Most professional organizations have an annual conference. Some even have smaller, regionally-focused meetings or dinners for local chapters. These events can be key to building your network and your credibility within your field. At the very least, you should attend, but as time goes by, you might also want to think about presenting on topics at conferences or panels. Hopefully, over time, your affiliation with the group will grow and you can consider seeking a leadership position within the group. Pursuing leadership positions will help elevate your brand and your reputation within your field.

Access Online Membership Directories

Once you have membership to the organization, you are granted access to a member directory where you can learn about other members in the group including where they work. This can be hugely beneficial if you are looking for collaborators on projects or if you are trying to network for your own professional purposes. Not only is there a membership directory on the organization’s website, but most groups also have active LinkedIn groups that you can join. Try not to be a passive observer. Instead, comment on discussion threads within the group or start a new conversation of your own. The more you engage and increase your visibility, the most people will begin to recognize you as a trusted peer professional.

Many professionals are actively engaged in multiple organizations/associations. If you are just starting out in your career, we recommend joining one. When in doubt, ask for recommendations from your mentors/network in order to choose the best option for you.


Advice on Getting Advice

November 13, 2018

clem-onojeghuo-381193-unsplashPeople tend to have a lot of varying opinions — on every topic possible. Just imagine how many different responses you could get when asking what flavor of ice cream you should order or what type of car you should buy. Everyone has their own unique preferences and often their distinct experiences have helped shape their opinions on these topics.

The same is true for advice about career and life choices.

This sounds like common sense, right? However, it is often surprising how many trainees will make major life decisions based on one PI’s opinion or another mentor’s passing advice. At OITE, we often hear trainees say they received conflicting advice/input and need guidance on how to proceed. Here are some basic principles to keep in mind when receiving advice.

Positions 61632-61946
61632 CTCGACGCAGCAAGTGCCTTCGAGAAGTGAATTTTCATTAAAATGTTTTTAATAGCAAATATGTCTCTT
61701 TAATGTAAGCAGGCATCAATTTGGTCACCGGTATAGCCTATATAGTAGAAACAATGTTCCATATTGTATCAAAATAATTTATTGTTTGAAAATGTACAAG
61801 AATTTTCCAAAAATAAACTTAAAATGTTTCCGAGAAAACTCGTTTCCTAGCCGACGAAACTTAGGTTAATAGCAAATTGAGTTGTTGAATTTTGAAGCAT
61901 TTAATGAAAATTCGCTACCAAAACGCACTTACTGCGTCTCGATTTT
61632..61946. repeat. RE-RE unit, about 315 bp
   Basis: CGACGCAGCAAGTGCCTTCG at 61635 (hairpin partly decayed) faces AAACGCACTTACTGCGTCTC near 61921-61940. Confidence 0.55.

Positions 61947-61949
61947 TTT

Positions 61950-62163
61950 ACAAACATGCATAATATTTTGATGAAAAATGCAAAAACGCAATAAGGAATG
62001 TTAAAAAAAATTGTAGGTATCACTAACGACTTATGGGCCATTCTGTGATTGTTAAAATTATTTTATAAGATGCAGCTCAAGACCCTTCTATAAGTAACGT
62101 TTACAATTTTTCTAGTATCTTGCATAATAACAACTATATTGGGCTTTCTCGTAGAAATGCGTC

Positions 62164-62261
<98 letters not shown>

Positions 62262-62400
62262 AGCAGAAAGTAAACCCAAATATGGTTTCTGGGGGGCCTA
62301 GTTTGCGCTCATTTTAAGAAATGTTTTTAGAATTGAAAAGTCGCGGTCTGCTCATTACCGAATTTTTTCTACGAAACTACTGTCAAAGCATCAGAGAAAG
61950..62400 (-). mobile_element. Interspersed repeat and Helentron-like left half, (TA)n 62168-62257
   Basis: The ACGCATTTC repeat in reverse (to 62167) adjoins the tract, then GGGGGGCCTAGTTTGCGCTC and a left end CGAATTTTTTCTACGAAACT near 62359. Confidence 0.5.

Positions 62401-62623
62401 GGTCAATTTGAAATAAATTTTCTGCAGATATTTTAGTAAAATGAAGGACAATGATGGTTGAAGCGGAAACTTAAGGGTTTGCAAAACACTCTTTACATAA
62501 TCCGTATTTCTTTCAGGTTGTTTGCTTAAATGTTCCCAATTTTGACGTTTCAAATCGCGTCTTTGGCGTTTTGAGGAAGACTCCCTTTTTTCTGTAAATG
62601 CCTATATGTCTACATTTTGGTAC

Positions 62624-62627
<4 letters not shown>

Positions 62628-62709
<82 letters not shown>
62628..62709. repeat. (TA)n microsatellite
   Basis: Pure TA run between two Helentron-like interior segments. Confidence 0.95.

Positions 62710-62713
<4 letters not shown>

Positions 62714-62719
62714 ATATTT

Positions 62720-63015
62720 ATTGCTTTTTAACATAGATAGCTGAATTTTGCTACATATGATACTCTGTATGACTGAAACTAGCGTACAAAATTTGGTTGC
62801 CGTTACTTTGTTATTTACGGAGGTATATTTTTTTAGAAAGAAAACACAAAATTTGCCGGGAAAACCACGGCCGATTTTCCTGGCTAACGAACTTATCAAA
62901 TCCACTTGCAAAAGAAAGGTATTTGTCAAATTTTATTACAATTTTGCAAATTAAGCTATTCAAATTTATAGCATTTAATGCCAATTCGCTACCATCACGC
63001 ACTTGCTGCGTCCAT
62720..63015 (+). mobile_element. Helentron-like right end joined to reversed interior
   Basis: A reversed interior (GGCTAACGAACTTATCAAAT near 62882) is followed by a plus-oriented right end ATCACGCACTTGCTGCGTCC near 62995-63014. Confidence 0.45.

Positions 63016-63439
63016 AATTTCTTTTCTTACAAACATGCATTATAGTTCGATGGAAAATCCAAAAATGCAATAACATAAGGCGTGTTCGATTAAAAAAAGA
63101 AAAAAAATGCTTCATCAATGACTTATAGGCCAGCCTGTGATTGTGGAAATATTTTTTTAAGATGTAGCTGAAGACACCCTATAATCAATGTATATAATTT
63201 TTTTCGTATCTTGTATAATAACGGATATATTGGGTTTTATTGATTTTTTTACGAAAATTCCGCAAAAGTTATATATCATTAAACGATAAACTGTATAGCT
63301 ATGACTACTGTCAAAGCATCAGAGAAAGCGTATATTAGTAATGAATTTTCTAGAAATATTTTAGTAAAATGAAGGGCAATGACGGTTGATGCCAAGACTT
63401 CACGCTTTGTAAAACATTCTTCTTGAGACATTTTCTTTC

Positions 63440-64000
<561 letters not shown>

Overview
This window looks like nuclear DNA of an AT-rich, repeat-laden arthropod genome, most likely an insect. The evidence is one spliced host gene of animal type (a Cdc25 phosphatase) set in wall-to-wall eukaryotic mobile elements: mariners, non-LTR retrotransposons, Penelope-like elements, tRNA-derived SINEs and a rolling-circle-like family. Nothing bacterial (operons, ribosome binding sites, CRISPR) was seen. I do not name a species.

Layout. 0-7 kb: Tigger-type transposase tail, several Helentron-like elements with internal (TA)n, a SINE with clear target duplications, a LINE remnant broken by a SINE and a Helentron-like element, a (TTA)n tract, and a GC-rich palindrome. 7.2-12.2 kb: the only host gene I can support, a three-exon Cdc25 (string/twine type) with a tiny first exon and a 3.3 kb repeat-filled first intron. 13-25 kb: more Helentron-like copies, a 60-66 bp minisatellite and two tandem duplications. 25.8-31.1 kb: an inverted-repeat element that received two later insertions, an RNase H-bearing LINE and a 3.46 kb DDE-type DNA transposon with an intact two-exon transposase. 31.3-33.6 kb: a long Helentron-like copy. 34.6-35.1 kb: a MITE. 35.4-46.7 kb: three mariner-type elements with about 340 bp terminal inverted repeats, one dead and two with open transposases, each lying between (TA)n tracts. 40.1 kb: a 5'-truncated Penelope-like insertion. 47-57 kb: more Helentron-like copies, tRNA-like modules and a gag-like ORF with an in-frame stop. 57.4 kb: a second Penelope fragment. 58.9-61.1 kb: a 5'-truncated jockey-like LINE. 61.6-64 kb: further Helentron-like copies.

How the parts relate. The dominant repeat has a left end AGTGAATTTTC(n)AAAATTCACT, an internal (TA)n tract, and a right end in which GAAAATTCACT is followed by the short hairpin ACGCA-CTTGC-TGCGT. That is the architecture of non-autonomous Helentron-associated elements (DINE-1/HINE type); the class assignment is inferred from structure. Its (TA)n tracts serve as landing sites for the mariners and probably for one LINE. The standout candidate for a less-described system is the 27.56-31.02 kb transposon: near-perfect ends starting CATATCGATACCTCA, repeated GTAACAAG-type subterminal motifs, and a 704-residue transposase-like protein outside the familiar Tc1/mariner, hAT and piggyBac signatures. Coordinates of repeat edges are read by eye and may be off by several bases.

Understand that advice should help you to make a decision, not tell you what your decision should be. This is a crucial distinction. Most well-trained career counselors will not share their opinion on what you should do with your life and career; rather, they often ask open-ended questions to help get you thinking about your options and what your preferences might be. The goal in career counseling is to help you develop new ideas and/or to share resources that might eventually help you have that lightbulb moment of clarity.

With that said, advisors, mentors, PIs, parents, partners, and friends all will often share their advice with you. Most are well-meaning and trying to help you. But, just like product reviews on Amazon, you can’t take any one opinion too seriously, unless it really resonates with you. It is important to remember the source for the advice. Often we hear postbacs report advice they received on their medical school application from a PI who never went to medical school nor served on a medical school admission committee. The advice may or may not be sound, so it is important to verify that you are getting accurate advice from a trustworthy person.

Another common mistake alluded to about advice is the tendency to take one opinion as fact. Just like in your experiments, you want to have a broad and diverse sample to pull from as it will only help strengthen you research findings. The same is true with advice. We often recommend doing informational interviews, but are surprised when trainees rule out an entire field because of one bad informational interview. Remember that you might not have the exact same personality or work style as that person and be sure to seek multiple opinions.

Asking for advice and seeking help in making a decision or solving a problem is a great thing to do; just be sure to weigh these opinions properly and don’t let any single advice-giver have more power than you allow yourself.